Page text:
A drop in oil prices is a good sign for consumers, but current economic conditions and the coronavirus pandemic makes it difficult to see who stands to benefit.
As if things weren’t already bad enough with the coronavirus pandemic and a slowing global economy, a sharp drop in the price of oil has made things even worse for some countries.
The fall in oil prices is the result of a rift between the world’s two leading producers, Saudi Arabia and Russia, and has created uncertainty about the stability in petrostates like Iraq, Iran, Algeria and Nigeria.
On the face of it, the equation is simple: oil-producing nations stand to lose while those dependent on imports reap the benefit. But there are a host of other factors, including the domestic economic situation, an already depressed outlook and the still unknown impact of the novel coronavirus that will decide the tangible impact.
The price of Brent crude, the international benchmark, has dropped to around $32 per barrel - a decrease of more than half since the start of the year.
After failing to reach an agreement with Russia last week on the question of how to stop the slide in oil prices, Riyadh decided to crash the price by offering discounts to customers and jacking up production.
That might seem counterintuitive to what it was trying to achieve since cutting prices will reduce Saudi oil revenue and those of other members of the Organisation of Petroleum Exporting Countries (OPEC).
Russia is not an OPEC member but being among top three global producers it has been closely working with the group for the last couple of years to fix the price by fixing the level of oil output.
Moscow says it is not the right time to cut production when it is clear how badly the demand for fossil fuels will be hit in wake of the coronavirus spread, which has forced some countries to quarantine entire cities and ban international travel.
Saudi Arabia and Russia are also trying to inflict losses on shale production, which has helped propel the United States to becoming the world’s leading oil producer.
Here’s a quick look at how a few countries will fare in the coming months as a consequence of low oil prices.
When it comes to the cost of taking a barrel of oil from the ground, there’s hardly any country that can beat Saudi Arabia.
Its Ghawar oil field, the largest in the world, has been pumping oil since the 1950s. The investments and returns have mostly been accounted for. In its prospectus before the company’s initial public offering (IPO), Saudi Aramco said it can produce oil at a price as low as $7.5 per barrel.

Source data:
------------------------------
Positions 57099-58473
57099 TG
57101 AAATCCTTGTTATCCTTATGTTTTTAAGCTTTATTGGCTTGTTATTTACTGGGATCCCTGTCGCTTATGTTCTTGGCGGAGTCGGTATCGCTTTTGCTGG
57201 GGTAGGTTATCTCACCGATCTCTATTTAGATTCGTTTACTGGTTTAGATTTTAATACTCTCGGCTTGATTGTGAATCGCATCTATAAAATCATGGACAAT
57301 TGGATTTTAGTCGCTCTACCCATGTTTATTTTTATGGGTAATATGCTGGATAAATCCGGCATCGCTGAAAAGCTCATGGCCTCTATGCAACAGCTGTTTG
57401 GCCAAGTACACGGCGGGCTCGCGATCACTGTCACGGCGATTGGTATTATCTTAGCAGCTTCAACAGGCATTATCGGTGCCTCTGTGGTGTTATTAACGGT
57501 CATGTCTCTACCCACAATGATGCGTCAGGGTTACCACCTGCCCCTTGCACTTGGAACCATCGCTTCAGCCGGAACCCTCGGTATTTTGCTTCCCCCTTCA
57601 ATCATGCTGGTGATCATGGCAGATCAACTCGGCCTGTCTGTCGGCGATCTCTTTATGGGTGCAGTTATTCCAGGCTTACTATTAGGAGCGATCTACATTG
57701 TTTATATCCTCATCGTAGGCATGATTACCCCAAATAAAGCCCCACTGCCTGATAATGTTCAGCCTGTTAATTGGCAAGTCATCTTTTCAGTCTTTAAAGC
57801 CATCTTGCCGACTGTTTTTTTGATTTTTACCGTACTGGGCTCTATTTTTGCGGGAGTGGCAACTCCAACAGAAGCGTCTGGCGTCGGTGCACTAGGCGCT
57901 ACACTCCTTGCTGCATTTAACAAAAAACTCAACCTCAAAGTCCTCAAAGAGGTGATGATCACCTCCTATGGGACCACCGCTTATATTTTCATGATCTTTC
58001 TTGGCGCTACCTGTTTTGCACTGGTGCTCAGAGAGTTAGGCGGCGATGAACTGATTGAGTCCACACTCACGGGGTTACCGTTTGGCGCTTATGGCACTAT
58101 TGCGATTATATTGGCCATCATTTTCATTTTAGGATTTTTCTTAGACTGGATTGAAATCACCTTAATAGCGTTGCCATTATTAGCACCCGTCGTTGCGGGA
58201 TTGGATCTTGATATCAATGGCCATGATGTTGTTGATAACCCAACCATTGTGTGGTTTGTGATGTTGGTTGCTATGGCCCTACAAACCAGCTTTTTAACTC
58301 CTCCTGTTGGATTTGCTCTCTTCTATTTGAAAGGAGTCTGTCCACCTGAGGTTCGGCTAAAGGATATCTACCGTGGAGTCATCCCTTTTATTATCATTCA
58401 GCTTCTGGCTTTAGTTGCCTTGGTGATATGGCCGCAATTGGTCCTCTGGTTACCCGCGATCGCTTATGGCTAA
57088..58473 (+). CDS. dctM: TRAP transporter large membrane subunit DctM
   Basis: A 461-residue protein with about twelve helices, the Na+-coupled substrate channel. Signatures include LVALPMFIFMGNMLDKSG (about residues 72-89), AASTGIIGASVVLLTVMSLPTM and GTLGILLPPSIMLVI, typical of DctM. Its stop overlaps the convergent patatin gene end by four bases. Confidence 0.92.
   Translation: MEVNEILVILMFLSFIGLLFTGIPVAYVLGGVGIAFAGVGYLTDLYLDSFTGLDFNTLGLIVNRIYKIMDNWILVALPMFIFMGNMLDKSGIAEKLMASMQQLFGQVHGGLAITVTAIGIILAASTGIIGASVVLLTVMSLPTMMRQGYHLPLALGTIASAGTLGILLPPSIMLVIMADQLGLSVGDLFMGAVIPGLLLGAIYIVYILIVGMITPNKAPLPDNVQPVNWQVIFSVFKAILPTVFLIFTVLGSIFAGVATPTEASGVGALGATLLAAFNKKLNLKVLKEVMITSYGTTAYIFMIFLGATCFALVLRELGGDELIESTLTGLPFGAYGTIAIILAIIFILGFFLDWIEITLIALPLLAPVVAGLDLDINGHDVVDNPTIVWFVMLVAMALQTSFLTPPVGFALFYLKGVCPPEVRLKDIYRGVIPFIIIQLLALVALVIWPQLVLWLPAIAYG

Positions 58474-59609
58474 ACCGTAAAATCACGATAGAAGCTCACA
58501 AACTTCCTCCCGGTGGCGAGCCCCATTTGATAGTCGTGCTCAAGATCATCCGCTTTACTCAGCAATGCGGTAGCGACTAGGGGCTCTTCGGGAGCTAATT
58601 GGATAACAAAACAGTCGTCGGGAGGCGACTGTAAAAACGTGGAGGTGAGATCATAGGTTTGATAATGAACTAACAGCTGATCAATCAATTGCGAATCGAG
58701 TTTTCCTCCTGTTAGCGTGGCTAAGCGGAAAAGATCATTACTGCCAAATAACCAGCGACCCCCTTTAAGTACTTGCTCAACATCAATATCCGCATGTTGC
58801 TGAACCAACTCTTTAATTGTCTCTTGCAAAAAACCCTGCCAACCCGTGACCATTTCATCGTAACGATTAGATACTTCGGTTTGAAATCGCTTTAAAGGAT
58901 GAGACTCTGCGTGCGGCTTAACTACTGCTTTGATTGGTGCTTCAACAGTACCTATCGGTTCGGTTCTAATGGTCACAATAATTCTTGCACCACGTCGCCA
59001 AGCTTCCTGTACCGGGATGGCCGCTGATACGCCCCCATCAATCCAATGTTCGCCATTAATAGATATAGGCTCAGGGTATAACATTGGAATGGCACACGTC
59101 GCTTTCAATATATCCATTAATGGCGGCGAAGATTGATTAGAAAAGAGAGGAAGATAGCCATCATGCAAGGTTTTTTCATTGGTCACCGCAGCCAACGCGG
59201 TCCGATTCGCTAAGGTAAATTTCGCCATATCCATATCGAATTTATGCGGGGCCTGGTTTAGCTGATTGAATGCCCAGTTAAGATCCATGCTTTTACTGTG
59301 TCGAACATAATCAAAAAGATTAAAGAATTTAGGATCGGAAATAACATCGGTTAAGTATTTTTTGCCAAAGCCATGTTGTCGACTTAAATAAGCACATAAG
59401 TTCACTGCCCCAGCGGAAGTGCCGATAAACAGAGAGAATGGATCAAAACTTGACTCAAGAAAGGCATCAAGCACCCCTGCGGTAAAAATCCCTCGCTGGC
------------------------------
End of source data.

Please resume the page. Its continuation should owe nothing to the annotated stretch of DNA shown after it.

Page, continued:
However, that’s just one side of the story as the government needs a lot more money to run the affairs of the government.
The International Monetary Fund (IMF) estimates that Riyadh needs a price of $78 to balance its budget. The Arab world’s largest economy is already feeling the squeeze as it tries to control the widening budget deficit, which is a result of less revenue and higher expenditure.
Billions of dollars are spent on defence purchases, and generous handouts given to members of the royal family and Saudi citizens every year.
Saudi Arabia has been borrowing from international markets in recent years to make up for its budget shortfall.
The Saudi Crown Prince Mohammad Bin Salman’s ambitious plans to reduce reliance on oil by attracting foreign investments and creating jobs for the youth has yet to take off.
Russia is in a better financial position than Saudi Arabia to withstand the impact. Moscow says it can survive oil prices in the range of $25-$30 per barrel for six to 10 years.
Unlike Saudi Arabia, Russia also sells natural gas via transnational pipelines. Its gas is generally sold under long-term contracts and its economy is much more diverse than the Saudi economy.
Russia has built reserves of more than $600 billion, which it can use to meet its spending needs. But it still depends on energy sales to finance around 40 percent of its budget and will feel the crunch sooner or later.